Portman: Trump ‘wrong,’ but impeachment battle harmful

U.S. Sen. Rob Portman says the impeachment fight is making it harder to work on bipartisan legislation.

In a Dayton Daily News interview, Portman expressed frustration that impeachment was “taking a lot of the oxygen out of the room” on issues with bipartisan support, such as expanding gun purchase background checks or a national red flag law to remove firearms from people in crisis.

It’s “tough for the Republicans and Democrats to work together when there is a fundamental clash over whether a president should be impeached — just as happened during Bill Clinton’s impeachment.”

Portman said he won’t ask President Donald Trump to resign like he did when Clinton faced impeachment in 1998.

In 1998, the Cincinnati Republican served in the U.S. House and voted to impeach Clinton after asking him to resign “to spare the country from going through a long, divisive and distracting impeachment process.”

Now, Portman said that — “based on the evidence we have now” — he wouldn’t vote to remove Trump from office if he is impeached by the House. He also said he wouldn’t ask the president to resign because “I think it would be even worse” for the country.

“We’ll be voting in a year,” Portman said. “That’s where the decision ought to be made.”

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Portman said Clinton clearly broke the law by lying before a grand jury. In contrast, Portman believes Trump asking Ukraine’s president to investigate presidential candidate Joe Biden was “wrong,” but not illegal.

“I don’t think you should be asking a foreign government, whether it’s Ukraine, China, or another foreign government, to investigate a political opponent in the middle of a presidential campaign,” Portman said.

Asked what made the behavior wrong but not illegal, Portman said, “I don’t know that it’s illegal, but I just think it’s wrong.”

Federal Election Commission Chairwoman Ellen Weintraub issued a statement earlier this year that said, “Let me make something 100 percent clear to the American public and anyone running for public office: It is illegal for any person to solicit, accept, or receive anything of value from a foreign national in connection with a U.S. election.”

“I don’t know that that happened,” Portman said when Weintraub’s statement was read to him.

Portman said he was “not prepared to say” whether he would support censuring Trump, a measure that would express the Senate’s formal disapproval. The senate censured President Andrew Jackson in 1834 (it was expunged by his allies in 1837).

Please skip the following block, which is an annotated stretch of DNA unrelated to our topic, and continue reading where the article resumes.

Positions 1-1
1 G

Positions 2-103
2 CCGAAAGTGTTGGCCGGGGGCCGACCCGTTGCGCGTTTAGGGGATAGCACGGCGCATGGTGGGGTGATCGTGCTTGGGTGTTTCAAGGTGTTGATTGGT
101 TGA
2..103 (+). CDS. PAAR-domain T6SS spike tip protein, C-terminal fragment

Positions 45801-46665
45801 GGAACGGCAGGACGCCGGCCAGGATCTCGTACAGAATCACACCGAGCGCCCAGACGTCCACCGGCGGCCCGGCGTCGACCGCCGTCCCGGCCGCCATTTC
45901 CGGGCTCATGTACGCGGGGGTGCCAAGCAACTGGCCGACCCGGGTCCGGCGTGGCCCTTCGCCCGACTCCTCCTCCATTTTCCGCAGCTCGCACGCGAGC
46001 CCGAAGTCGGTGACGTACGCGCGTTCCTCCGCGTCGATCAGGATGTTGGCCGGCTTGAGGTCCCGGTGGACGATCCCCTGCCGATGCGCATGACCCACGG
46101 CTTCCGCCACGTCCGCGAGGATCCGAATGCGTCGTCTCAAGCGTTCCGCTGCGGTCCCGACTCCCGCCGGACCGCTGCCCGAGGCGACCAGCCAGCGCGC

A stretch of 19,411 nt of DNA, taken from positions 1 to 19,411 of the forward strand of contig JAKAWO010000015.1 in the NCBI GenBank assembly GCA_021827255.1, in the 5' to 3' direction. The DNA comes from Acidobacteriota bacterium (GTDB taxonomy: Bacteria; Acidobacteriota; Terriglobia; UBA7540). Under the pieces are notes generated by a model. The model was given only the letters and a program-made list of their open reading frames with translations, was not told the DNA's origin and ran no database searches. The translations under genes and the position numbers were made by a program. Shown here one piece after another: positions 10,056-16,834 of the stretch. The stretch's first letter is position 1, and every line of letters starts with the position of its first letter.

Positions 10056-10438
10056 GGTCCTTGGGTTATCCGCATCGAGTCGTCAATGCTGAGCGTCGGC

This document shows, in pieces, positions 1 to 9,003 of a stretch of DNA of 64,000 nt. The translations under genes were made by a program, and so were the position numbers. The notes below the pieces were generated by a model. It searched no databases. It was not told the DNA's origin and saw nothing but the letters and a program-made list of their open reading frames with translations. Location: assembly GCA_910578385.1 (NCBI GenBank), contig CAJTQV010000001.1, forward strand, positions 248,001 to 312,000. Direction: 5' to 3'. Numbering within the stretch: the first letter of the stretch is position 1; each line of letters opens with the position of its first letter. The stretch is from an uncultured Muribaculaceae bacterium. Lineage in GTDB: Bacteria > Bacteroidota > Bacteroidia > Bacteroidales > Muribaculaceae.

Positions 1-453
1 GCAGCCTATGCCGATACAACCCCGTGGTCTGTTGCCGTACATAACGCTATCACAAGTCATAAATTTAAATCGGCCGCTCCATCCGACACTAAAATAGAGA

In recent days, Portman’s involvement in getting Trump to release aid to Ukraine has been subject to closer examination after the president said Portman could back up the White House’s version of events that a lack of aid from Europe — not the Biden investigation — held up the U.S. aid.

Portman serves as the chair of the Senate Ukraine Caucus, which specializes in issues facing the former Soviet republic.

“Recall that I was the person that spoke to the president the night before the money was released and in that conversation he talked about one thing and one thing only, and that was the Europeans not doing more,” Portman told the Dayton Daily News.

The newspaper asked Portman if it was possible Trump intentionally didn’t mention the Biden investigation.

“Sure, sure. I don’t know what was on his mind,” Portman said. “I can’t speculate on what he was thinking.”

Ohio Democratic Party Chairman David Pepper said Portman would be “the least inquisitive Ukraine Caucus chair possible” if he wasn’t aware of Trump withholding the aid at the same time there was pressure on the Ukrainians to start an investigation.

“Every morning the young interns clip out all the articles that are important,” Pepper said. “Rob Portman would have us believe he isn’t even reading the newspaper. He would literally have us believe that six days after the Washington Post wrote a column about this, that he still didn’t know about it.”

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